Think of a normal loop where first time you get the data table from the input (as usual) but at next iterations (n) you get as table in the loop input what the loop output provided as table at iteration (n-1).
It is a very powerful concept which allows to re-utilize loop output data from previous iteration at each next iteration until a stop condition is reached. The condition can be diverse, for instance n. of iterations but also a condition pre-established by yourself.
Hope this sheds some light. Otherwise just let’s us know
The -Table Creator- (node 42), -Extract Table Dimension- and -Java Edit Variable- nodes do not change inside the loop, so for a question of efficiency, it is better to initialize them outside and before the loop only once for ever. Otherwise, KNIME will execute them at every loop. This is without impact in a toy example but may become significant in a real case. Just a last improvement and suggestion: add comments to the nodes explaining what each one does when sharing a workflow. People will appreciate it !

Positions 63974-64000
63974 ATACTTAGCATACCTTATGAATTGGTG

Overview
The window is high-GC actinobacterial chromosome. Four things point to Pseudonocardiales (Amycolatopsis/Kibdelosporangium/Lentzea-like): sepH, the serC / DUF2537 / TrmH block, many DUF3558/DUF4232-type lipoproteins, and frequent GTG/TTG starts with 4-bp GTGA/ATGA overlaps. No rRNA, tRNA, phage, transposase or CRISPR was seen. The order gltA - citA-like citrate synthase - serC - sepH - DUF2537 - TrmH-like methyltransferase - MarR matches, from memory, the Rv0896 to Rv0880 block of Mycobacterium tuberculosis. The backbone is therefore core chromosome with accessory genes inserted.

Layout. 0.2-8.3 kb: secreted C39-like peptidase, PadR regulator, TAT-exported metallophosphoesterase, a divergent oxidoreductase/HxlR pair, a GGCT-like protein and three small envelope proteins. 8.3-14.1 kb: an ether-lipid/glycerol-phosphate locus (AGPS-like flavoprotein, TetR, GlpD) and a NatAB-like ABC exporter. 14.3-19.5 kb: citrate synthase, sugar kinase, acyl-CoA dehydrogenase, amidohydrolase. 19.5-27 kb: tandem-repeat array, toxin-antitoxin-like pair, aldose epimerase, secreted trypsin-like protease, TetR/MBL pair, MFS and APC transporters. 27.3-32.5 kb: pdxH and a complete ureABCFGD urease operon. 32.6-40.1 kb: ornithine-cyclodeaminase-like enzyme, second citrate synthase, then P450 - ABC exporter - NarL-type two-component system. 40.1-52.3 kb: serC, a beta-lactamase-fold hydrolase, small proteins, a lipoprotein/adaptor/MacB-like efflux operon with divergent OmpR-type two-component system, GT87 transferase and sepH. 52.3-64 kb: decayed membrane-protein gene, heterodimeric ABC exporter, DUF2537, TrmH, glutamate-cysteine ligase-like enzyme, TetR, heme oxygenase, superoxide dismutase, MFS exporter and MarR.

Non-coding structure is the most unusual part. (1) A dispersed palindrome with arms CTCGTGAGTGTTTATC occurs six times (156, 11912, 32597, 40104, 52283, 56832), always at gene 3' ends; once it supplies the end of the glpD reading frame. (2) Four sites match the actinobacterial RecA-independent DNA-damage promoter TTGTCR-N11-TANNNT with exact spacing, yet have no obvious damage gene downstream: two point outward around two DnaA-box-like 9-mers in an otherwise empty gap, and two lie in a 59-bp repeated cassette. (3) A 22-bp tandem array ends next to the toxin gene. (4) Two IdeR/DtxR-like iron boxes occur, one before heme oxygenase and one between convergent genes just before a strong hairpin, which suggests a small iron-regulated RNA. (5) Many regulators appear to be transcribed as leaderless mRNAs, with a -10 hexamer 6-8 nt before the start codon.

Your workflow nicely shows how the task given to the -String Manipulation- node can change over the iterations of a loop, acting every time on the same strings which get gradually and differently modified thanks to the recursive loop. Indeed, without a recursive loop, this task would be difficult to implement.
Nice idea. Actually, before using the recursive loop I was saving the list of modified terms that were generated in the first loop as a table with the table writer node, and then reading the same table again at the beginning of the next iteration. it did the job, but it was extremely slow when processing long lists.
Indeed, this would have been the alternatively solution if the recursive loop did not exist. KNIME is doing the same behind the scene, but obviously in a much more efficient way which makes the process faster and simpler to the user.